Note for Pet Owners:
This information is provided by
Provet for educational purposes only.
You should seek the advice of
your veterinarian if your pet is ill as only he or she can correctly advise
on the diagnosis and recommend the treatment that is most appropriate for
Topics on this Page:
As the name of the disease implies, feline lungworm is caused by parasitic worms
which live in the lungs of infected cats.
Causeere are several helminth worms which have been reported to cause lungworm
disease in cats :
- Aelurostrongylus abstrusus (the most common cause)
- Filaroides trostratus
- Osleroides massinoi
- Troglostrongylus brevior
- Troglostrongylus subcrenatus
In the case of Aelurostrongylus abstrusus adult worms lay their eggs in the
small airways of the lungs (the bronchioles and alveolar ducts). When the eggs
hatch the larvae that emerge damage lung tissue before they are coughed up,
swallowed and passed out in the cat's faeces. Once in the environment
the larvae need to be eaten by another host (eg birds, molluscs or rodents)
which is called an intermediate host. Cats then get re-infected when they eat
their prey and the larvae migrate from the gastrointestinal tract to the lungs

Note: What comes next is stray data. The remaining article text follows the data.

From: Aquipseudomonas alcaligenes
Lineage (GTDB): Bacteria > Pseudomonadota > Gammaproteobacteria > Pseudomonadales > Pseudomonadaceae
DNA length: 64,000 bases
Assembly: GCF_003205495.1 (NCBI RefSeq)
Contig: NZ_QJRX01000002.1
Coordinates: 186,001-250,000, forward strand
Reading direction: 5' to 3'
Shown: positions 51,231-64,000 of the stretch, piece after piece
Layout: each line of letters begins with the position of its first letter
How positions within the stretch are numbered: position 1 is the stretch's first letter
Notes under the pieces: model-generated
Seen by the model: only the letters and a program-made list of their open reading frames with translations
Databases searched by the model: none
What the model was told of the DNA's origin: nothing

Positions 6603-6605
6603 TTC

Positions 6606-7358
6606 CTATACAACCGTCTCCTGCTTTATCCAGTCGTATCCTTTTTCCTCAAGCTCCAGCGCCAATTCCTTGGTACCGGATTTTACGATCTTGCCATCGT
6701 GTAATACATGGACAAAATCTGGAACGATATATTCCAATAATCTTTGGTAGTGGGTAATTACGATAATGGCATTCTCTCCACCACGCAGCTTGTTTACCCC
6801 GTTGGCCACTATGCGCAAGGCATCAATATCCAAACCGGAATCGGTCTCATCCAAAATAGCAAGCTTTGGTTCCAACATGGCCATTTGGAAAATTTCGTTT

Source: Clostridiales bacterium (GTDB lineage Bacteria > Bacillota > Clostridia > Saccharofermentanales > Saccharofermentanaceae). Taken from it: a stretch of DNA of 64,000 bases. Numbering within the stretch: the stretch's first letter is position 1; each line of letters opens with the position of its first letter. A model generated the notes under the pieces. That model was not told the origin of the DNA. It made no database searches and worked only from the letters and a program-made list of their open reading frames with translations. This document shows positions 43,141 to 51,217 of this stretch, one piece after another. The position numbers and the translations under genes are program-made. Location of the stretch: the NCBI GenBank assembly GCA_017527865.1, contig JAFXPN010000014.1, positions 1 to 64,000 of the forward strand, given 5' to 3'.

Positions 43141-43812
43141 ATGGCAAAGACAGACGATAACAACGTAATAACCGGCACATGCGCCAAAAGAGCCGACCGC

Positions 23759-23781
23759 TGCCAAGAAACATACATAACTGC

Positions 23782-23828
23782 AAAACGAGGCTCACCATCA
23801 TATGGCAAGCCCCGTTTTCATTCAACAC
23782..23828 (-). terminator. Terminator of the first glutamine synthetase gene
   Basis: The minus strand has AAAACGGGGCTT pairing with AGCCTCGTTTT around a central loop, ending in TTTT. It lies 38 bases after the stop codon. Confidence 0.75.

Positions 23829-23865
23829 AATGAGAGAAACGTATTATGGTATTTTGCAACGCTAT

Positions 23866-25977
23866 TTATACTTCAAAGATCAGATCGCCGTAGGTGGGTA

where they develop into adults , and the lifecycle of the worm begins again.
There are no specific breed predispositions to developing this disease, however
cats that hunt birds, slugs or snails and rodents are most at risk to contract
the parasite, as these can be intermediate hosts for the larval stage of the
Many cats that have lungworms present show no signs at all. When signs do
occur the cat usually has a large number of worms present, and they
- Difficulty breathing (called dyspnoea)
ComplicationsDamage to the lungs and airways can lead to secondary infections and
The diagnosis is confirmed by identifying early stage larvae of the worm
in the faeces of infected cats. The faeces is examined using the Baermann
technique, however eggs are not shed all the time, and so repeated testing is
often needed before they are found.
Several drugs have been used to treat lungworm in cats including :
Many infected cats do not show any signs of disease and the condition is
self-limiting , the cat naturally eliminating it's worm burden in 3-4 months.
The prognosis is good for most treated cats with heavy parasite burdens, unless
severe secondary pneumonia develops.
Updated October 2013